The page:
The IoT in Italy continues to grow at a rapid pace in all market segments, with significant increases in the Smart Home, Industry 4.0 and the Smart City. The innovation continues: the LPWA (Low Power Wide Area) communication networks are expanding, alongside more and more use cases and experiments enabled by 5G.
The Internet of Things Observatory of the School of Management of the Politecnico di Milano presents the overall data of the comparison. The first note is certainly positive.
In Italy the Internet of Things market is worth 6.2 billion euros, with a growth of 24% compared to all the previous ones, which corresponds to 1.2 billion euros more than the consolidated figure for 2018. An interesting figure, which places Italy in perfect alignment with the main western economies, in which the growth rates oscillate between 20 and 25 percent.
But this data, which undoubtedly underlines the good state of health of the segment, must be joined by another, which perhaps defines its relevance even more: the value of the data generated by the IoT.
According to the Observatory, in fact, which in this case resumes an analysis of Mordor Intelligence, there is talk of a total value of 30 billion euros, attributable to the new services that the Internet of Things enables - from pay per use to new modes of advertising - as well illustrates the infographic developed by the Observatory itself.
Internet of Things: how much the different sectors are worth
But let's see how the sector is divided, to then analyze some specific segments, as proposed by the Observatory itself, on the occasion of the presentation of the research during the streaming webinar "Internet of Things: innovation starts from here".
The smart factories show an identical incremental rate reaching 350 million euros, a sign of a new maturity that crosses the sector.
Smart asset management grew by 22% to 330 million euros, while smart agriculture advanced by a good 20% to 120 million euros.
Smart Retail e Industrial IoT is growing: large companies are doing well, SMEs are lagging behind
The analysis on the Industrial IoT (I-IoT) segment is interesting. The segment is growing, but the gaps are evident. The gap between knowledge and use is very marked, but even more marked is the distance that separates large companies and SMEs.
Two evidences that emerge from the Observatory: 97% of large companies know IoT solutions for Industry 4.0 (it was 95% in 2018) and 54% have activated at least one I-IoT project in the three-year period 2017-2019, only 39% of SMEs have heard of these solutions and just 13% have started initiatives.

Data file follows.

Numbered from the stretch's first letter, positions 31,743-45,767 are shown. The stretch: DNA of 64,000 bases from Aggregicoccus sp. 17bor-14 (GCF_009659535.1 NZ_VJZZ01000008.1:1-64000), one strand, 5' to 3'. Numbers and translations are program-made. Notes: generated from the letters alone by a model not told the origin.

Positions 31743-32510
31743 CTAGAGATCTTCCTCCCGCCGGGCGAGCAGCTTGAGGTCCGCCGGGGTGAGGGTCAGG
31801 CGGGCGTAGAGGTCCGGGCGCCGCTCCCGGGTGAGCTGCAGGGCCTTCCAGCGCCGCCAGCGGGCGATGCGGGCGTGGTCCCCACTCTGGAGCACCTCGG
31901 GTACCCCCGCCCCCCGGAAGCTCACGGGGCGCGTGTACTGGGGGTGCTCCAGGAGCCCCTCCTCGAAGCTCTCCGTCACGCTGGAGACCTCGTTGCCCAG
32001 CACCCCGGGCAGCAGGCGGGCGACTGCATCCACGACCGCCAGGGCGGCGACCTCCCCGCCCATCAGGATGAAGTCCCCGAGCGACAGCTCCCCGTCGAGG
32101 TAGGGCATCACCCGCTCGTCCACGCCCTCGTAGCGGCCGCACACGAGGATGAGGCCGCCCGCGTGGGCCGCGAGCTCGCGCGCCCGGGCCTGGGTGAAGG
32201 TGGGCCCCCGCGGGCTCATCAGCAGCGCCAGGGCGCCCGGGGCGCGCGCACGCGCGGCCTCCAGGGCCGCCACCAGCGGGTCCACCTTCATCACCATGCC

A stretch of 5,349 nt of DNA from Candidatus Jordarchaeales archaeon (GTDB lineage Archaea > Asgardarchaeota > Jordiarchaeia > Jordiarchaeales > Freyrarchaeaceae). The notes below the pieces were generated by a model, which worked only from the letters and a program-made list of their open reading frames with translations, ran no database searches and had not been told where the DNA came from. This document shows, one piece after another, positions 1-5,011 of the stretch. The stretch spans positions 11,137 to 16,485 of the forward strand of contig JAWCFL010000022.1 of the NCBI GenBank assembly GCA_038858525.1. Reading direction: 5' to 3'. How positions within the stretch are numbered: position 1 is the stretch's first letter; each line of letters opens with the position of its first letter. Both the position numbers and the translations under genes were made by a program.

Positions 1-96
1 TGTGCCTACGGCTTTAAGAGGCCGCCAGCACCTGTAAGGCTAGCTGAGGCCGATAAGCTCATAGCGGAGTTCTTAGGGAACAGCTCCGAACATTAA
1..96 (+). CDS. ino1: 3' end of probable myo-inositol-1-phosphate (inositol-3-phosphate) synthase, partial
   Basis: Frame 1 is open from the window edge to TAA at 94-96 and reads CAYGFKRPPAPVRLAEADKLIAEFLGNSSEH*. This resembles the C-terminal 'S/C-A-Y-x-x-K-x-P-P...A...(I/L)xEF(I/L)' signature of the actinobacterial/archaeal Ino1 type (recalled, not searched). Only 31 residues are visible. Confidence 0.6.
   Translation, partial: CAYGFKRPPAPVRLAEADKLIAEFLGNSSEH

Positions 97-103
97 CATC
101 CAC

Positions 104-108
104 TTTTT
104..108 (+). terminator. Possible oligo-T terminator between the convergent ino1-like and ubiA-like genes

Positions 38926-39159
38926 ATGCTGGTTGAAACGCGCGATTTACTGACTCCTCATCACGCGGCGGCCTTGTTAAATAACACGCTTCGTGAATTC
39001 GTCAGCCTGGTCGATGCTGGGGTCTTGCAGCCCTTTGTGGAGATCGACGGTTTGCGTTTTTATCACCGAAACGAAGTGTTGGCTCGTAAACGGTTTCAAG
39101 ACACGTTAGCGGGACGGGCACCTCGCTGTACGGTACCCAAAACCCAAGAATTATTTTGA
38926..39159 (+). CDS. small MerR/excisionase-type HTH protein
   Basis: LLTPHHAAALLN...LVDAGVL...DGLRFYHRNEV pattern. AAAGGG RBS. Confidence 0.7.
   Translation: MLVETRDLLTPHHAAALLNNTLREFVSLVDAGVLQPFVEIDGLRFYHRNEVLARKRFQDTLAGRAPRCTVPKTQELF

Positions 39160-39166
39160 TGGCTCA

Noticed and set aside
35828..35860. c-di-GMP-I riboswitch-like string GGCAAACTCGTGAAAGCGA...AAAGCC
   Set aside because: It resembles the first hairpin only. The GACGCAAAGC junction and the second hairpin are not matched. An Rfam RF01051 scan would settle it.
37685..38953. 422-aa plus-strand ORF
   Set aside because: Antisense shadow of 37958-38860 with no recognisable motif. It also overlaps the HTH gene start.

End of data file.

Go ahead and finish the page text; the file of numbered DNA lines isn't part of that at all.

Among the large companies the number of total projects falls (-16%), two to the high number of projects activated in the previous two years and the progressive shifting of the attention of the National Industry 4.0 Plan to SMEs, and the initiatives are mainly concentrated in the mechanical processing (73%) and household appliances (71%) sectors.
In this period marked by the health emergency caused by the new Coronavirus, some Internet of Things applications play an important role in supporting citizens and businesses. These are services in remote assistance which, through hardware devices, allow to monitor the vital parameters of patients remotely; self-driving robotic vehicles that can make home deliveries without risking contagion, as happened in China; and then, connected surveillance systems that control production sites, closed offices and warehouses, activating operational centers and prompt intervention in case of infringement attempts.
More and more companies are able to collect large amounts of data from connected objects, to then integrate their offer with new valuable services. The service component is now worth 37% of the market and the trend is clear: there is a real process of servitization of traditional business models, which are increasingly evolving towards pay-per-use or pay-per-logic. performance ”for the purchase of connected objects that allow the payments of industrial machinery, cars or smart devices for buildings (for example lighting systems) to be deferred, based on actual use.
The choices made by large companies are essentially attributable to the benefits of efficiency (69%) and effectiveness (46%). The desire to experiment with innovative solutions is growing (34%, + 14%), to the detriment of the incentives of the National Industry 4.0 Plan, which are no longer considered essential to activate projects (38%, -8%). SMEs also share efficiency as the main objective in I-IoT projects (49%), but improving the corporate image is also important (40%). Only one in four has started to take advantage of the incentives of the National Industry 4.0 Plan to activate initiatives.
There is still a long way to go in Italy for innovation 4.0. To grow and innovate, companies will have to increase commitment and investment in the acquisition and development of IoT skills and learn to make the most of the data collected, also using technologies such as Alleantia's. Those who already do so are able to extend their offer with value added services and, in some cases, to revolutionize their business model.